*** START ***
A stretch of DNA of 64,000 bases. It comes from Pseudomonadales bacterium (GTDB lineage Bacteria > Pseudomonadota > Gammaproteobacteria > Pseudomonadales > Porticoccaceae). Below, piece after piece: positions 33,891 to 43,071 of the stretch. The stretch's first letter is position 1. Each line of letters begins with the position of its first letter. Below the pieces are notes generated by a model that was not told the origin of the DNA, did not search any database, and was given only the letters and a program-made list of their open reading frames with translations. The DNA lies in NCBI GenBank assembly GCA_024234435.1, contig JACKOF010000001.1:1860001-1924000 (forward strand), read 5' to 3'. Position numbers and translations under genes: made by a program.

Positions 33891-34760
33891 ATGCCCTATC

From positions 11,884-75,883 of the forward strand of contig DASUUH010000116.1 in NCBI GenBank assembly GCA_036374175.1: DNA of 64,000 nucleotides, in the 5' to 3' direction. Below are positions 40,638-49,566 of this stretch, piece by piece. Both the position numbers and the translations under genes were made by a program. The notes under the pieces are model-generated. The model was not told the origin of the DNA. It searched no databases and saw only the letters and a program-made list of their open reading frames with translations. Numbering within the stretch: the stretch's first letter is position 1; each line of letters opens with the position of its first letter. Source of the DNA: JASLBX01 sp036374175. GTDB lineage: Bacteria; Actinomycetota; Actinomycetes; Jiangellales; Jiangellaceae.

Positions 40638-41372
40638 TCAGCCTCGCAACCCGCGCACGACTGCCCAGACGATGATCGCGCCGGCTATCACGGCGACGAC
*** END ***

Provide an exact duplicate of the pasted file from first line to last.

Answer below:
A stretch of DNA of 64,000 bases. It comes from Pseudomonadales bacterium (GTDB lineage Bacteria > Pseudomonadota > Gammaproteobacteria > Pseudomonadales > Porticoccaceae). Below, piece after piece: positions 33,891 to 43,071 of the stretch. The stretch's first letter is position 1. Each line of letters begins with the position of its first letter. Below the pieces are notes generated by a model that was not told the origin of the DNA, did not search any database, and was given only the letters and a program-made list of their open reading frames with translations. The DNA lies in NCBI GenBank assembly GCA_024234435.1, contig JACKOF010000001.1:1860001-1924000 (forward strand), read 5' to 3'. Position numbers and translations under genes: made by a program.

Positions 33891-34760
33891 ATGCCCTATC

From positions 11,884-75,883 of the forward strand of contig DASUUH010000116.1 in NCBI GenBank assembly GCA_036374175.1: DNA of 64,000 nucleotides, in the 5' to 3' direction. Below are positions 40,638-49,566 of this stretch, piece by piece. Both the position numbers and the translations under genes were made by a program. The notes under the pieces are model-generated. The model was not told the origin of the DNA. It searched no databases and saw only the letters and a program-made list of their open reading frames with translations. Numbering within the stretch: the stretch's first letter is position 1; each line of letters opens with the position of its first letter. Source of the DNA: JASLBX01 sp036374175. GTDB lineage: Bacteria; Actinomycetota; Actinomycetes; Jiangellales; Jiangellaceae.

Positions 40638-41372
40638 TCAGCCTCGCAACCCGCGCACGACTGCCCAGACGATGATCGCGCCGGCTATCACGGCGACGAC